Pomegranates, Apricots and Paintings
A few weeks ago I met an Italian-American woman who had worked for an Armenian charitable organization. She told me how it had been really hard, as a non-Armenian, to do her job, since it was such a tight-knit community. And then just last weekend an Armenian friend of mine was telling me about how she’s on a couple of Armenian e-mailing lists and how, if she wanted to, she could go to at least two different Armenian cultural events a week. “For instance,” she said, “next weekend I’m supposed to go see some show called Black Angel: The Double Life of Arshile Gorky“.
Now, apart from the movie Ararat and the performance artist Eric Bogosian, I knew hardly anything about Armenia, Armenians or the Armenian genocide and subsequent diaspora, but when I start hearing about the same themes from different places, I know that something is pushing me, so I decided to go check out the show and increase my knowledge.
The show Black Angel: The Double Life of Arshile Gorky grew out of the research done for a book by the same name by Nouritza Matossian. Arshile Gorky, the famed Abstract Expressionist painter, came to this country after the Armenian Holocaust of 1915, and has long been a figure of mystery and speculation.
In Black Angel Ms. Matossian decided to take the interviews and research she had done with the significant women in Gorky’s life and use their narratives to create a portrait of the artist, and in that she succeeds.
Through the first-person accounts of Gorky’s mother, sister, wife and mistress we learn about Gorky’s life from his impoverished beginnings in Armenia and subsequent flight from the genocide, to his early years in America through to his years of relative success and finally, his sad end at his own hands.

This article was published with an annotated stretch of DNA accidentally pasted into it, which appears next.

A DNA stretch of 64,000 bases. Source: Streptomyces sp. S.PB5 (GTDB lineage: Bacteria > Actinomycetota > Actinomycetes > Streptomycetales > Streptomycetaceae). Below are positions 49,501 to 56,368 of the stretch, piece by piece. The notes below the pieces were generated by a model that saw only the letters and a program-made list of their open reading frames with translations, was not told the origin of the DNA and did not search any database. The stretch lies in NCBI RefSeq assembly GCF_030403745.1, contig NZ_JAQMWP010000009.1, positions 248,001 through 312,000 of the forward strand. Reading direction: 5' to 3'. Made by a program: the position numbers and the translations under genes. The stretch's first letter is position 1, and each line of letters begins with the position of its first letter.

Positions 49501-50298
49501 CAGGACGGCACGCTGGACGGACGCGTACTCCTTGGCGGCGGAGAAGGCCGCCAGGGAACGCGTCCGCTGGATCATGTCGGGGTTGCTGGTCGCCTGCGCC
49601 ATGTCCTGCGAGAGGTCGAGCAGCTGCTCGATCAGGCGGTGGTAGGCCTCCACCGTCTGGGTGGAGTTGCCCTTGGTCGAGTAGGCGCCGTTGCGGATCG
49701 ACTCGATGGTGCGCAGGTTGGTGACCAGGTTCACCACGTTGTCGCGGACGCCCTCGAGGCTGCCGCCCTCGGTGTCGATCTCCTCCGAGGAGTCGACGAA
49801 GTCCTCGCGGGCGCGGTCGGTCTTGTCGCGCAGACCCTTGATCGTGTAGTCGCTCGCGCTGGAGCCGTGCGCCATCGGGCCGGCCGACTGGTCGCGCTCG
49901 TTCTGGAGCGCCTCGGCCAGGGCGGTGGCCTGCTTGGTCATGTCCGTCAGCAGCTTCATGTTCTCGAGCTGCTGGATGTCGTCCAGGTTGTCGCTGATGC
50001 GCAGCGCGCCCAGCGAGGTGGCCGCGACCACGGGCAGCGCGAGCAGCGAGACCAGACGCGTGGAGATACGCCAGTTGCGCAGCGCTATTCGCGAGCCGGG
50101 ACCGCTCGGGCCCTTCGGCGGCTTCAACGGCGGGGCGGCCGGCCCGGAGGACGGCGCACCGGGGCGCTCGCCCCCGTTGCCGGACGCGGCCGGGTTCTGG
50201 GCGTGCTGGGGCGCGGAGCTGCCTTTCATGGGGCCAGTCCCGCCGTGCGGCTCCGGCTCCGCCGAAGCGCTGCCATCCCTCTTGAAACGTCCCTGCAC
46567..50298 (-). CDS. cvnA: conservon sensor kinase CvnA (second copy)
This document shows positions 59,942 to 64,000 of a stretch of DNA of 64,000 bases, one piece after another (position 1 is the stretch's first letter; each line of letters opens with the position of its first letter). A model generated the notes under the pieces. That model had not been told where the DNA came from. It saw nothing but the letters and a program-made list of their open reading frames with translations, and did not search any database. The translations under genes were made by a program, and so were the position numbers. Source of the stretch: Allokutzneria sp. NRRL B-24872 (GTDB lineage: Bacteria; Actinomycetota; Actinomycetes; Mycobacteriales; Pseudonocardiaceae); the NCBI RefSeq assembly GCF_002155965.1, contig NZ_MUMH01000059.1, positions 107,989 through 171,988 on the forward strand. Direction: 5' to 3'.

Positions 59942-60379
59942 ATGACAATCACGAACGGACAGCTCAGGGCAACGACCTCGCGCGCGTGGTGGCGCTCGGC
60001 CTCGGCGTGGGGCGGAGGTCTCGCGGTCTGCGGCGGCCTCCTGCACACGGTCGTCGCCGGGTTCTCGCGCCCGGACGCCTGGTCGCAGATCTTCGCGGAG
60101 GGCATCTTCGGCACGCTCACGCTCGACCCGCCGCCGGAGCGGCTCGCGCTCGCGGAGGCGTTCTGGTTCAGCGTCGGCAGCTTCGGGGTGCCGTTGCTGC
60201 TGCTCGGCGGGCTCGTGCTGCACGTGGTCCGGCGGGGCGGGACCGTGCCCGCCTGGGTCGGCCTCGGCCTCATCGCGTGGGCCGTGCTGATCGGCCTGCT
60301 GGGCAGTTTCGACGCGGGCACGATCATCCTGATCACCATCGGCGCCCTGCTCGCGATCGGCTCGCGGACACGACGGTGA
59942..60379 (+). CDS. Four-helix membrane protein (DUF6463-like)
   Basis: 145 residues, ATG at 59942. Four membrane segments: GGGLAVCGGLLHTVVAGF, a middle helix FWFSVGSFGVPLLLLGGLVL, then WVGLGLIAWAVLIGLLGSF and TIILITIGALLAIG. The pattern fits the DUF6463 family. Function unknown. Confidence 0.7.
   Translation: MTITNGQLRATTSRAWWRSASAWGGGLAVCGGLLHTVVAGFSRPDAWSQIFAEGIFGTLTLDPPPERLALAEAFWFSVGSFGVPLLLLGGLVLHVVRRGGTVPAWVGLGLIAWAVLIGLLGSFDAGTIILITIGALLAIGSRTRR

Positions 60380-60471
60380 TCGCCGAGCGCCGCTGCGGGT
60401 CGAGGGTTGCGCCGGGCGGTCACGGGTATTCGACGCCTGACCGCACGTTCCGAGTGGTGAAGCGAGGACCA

Some solo performances succeed on the virtuosity of the performance as we see a single actor transform themselves from one character into another. Some succeed on the sheer force of the personality of the performer and still others succeed because of the subject matter at hand.
Ms. Matossian has created a relatively simple show. She wears a simple pomegranate colored shift and her only prop is an apricot-colored shawl that doubles as a skirt, a scarf, an apron and a babushka. The evening is presented in four sections, each one devoted to one of the women and she uses the scarf to subtly indicate character changes within each section. The stories are illustrated by slides on either side of the stage: villages in Armenia, family photographs, Gorky’s paintings.
Many of the scenes are accompanied by haunting Armenian folks songs, which add to the sense of longing and loss that created the context from which Gorky’s genius grew.
Matossian presents the women’ stories in chronological order starting with Gorky’s mother in Armenia, followed by his early years in America with his sister, his years as a starving artist with his lover and mistress and ending with his period of success and finally dissolution with his wife.
The chronological approach to revealing Gorky’s character works well with Ms. Matossian’s performance style – which is one that I don’t see too often anymore. Half-lecturer, half-actress, she tells the stories of the characters simply and without adornment. While we are not witness to the pyrotechnics of a John Leguizamo or Anna Deveare Smith, Ms. Matossian’s simple unadorned delivery allows us to focus on the words of the story she is telling. And in this respect the play succeeds as an example of the importance of bearing witness.
Black Angel had it’s final performance in New York on December 7th, but the book is available in most bookstores, and I would imagine the show will return at some point in the future. If it doesn’t return, the subject material would certainly be an exciting project for some enterprising theater artist.